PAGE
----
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New Vanguard 86: M109 155mm Self-Propelled Howitzer 1960–2005

by Gordon L Rottman

Published by Osprey Publishing Ltd, ISBN 1-84176-631-3, 96 pages.

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This is a very interesting account of the development and service use of the M109, and it includes the M108 105mm version for good measure. The first chapter deals with its origins, discussing the late 1940s push for new self-propelled weapons and the various designs that were tested and used before the new M108 and M109 emerged in the late 1950s and then dealing with the new vehicles’ characteristics. Next comes service use in Vietnam, an interesting section that makes clear the different US Army and USMC philosophies – the USMC preferred towed guns that could be heli-lifted – as well as how the Army actually used its guns.
Post-Vietnam developments take two chapters in their own right, with examination of the quests for longer range and for more lethal shells including area-effect sub-munitions and the special nuclear and chemical warheads. Israeli use of the M109 is looked at next, followed by a chapter on the development of precision-guided munitions. Then we get a comprehensive look at the way the M109 has been improved to the new Paladin and the FAASV ammunition transporter. Service in both Gulf Wars is covered next, and finally there’s a good section on foreign users and the modifications they have made to the original vehicles.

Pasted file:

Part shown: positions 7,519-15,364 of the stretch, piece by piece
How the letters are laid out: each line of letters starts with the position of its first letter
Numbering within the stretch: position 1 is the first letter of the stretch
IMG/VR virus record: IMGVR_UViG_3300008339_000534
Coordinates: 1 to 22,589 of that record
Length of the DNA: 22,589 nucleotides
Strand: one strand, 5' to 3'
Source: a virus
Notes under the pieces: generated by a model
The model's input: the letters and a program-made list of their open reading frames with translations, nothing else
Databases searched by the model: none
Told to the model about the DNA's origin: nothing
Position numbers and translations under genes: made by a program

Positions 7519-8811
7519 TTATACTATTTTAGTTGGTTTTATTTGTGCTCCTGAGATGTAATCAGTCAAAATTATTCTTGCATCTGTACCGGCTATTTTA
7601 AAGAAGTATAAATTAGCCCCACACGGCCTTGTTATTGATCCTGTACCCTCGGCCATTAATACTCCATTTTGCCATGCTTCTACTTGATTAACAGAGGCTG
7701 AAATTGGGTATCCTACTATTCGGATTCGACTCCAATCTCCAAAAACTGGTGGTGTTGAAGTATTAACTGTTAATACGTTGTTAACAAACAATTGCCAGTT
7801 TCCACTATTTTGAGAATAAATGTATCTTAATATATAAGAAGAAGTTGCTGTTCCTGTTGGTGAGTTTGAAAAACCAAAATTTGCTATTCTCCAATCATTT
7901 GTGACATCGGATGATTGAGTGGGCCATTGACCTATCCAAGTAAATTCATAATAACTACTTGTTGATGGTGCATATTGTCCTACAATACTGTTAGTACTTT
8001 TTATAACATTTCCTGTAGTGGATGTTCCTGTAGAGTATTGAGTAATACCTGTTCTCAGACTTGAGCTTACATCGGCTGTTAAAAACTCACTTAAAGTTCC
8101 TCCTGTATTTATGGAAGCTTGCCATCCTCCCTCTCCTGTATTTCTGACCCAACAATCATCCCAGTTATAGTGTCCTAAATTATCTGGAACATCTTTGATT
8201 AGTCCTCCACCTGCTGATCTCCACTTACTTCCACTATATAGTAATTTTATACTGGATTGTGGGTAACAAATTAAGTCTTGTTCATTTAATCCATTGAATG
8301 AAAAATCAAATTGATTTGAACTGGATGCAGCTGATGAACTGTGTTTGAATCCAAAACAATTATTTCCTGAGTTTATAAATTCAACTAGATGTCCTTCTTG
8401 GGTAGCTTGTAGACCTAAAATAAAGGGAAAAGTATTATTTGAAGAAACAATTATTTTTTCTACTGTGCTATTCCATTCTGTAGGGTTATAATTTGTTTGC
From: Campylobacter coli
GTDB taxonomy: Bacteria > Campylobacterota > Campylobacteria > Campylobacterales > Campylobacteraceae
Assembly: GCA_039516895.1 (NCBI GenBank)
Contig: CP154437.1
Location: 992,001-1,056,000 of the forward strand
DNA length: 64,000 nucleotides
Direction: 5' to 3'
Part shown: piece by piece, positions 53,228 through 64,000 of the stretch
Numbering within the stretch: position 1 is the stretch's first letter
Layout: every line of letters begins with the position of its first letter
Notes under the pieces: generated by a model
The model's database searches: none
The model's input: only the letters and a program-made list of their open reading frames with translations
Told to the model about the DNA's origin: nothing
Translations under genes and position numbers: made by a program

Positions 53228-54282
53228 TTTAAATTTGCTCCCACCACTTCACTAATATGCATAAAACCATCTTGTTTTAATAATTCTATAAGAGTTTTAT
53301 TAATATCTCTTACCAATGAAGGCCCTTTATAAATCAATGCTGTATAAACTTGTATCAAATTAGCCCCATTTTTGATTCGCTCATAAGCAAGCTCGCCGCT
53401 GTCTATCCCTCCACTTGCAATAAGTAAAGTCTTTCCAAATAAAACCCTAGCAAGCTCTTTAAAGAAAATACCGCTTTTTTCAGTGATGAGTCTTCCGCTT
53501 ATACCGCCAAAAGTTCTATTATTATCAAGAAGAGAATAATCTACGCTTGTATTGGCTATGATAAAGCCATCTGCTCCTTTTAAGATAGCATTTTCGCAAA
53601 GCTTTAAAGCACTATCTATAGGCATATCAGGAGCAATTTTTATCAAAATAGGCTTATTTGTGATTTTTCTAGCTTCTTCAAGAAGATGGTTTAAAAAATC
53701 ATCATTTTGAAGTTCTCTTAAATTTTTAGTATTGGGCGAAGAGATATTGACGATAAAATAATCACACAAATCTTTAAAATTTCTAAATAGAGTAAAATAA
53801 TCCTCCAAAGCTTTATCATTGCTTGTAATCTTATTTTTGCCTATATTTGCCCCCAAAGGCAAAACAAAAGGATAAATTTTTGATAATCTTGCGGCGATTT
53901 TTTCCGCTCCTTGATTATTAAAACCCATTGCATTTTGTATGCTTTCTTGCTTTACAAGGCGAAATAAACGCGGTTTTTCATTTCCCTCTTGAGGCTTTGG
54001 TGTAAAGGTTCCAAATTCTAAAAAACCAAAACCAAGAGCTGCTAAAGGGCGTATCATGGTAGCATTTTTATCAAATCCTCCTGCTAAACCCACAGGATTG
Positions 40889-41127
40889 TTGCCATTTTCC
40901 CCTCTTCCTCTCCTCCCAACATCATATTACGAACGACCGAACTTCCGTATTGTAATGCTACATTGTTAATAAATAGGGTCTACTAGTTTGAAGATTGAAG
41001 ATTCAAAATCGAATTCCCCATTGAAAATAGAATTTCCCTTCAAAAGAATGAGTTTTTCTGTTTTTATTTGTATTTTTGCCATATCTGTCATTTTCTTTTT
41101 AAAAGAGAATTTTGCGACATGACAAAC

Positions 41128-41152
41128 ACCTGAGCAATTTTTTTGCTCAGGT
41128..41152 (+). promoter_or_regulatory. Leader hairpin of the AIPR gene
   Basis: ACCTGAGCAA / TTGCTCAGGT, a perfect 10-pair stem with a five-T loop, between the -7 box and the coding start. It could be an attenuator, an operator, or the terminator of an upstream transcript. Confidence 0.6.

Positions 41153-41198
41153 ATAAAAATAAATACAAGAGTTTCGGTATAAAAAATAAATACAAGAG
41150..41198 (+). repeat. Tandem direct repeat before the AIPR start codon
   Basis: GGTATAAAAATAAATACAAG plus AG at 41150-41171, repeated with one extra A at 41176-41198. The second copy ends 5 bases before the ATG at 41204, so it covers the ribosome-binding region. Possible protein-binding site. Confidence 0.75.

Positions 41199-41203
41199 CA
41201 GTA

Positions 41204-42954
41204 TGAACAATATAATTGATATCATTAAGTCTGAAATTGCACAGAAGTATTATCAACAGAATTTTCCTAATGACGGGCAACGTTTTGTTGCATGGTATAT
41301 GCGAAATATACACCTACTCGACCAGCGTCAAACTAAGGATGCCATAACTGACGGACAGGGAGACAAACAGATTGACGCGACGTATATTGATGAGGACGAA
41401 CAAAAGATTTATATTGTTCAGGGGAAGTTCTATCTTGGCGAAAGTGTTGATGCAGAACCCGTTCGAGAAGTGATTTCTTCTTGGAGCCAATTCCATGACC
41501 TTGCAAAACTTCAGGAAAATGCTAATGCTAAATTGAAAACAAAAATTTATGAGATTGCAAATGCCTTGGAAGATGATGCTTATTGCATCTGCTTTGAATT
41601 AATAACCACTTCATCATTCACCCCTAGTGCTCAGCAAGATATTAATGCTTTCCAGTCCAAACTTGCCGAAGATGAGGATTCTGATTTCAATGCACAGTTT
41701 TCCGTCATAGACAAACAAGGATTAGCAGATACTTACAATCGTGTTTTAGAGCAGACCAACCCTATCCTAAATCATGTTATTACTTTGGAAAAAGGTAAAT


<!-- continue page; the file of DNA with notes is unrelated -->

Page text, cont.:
This book makes clear the differences between the basic M109 and the A1/A2/A3/A4/A5/A6 versions – excellent reference for modellers working with the several Italeri kits! The photographs are also very useful in that respect, and like the colour plates they do cover non-US use of the series as well as US Army service. The plates are very good, showing US MERDC colours, the 7th Army’s own camouflage, Norwegian, Canadian, and German vehicles as well as two Gulf War 1 examples – US and British – and finally a Paladin in Gulf War 2.

As I’ve said above, excellent reference: highly recommended!

John Prigent

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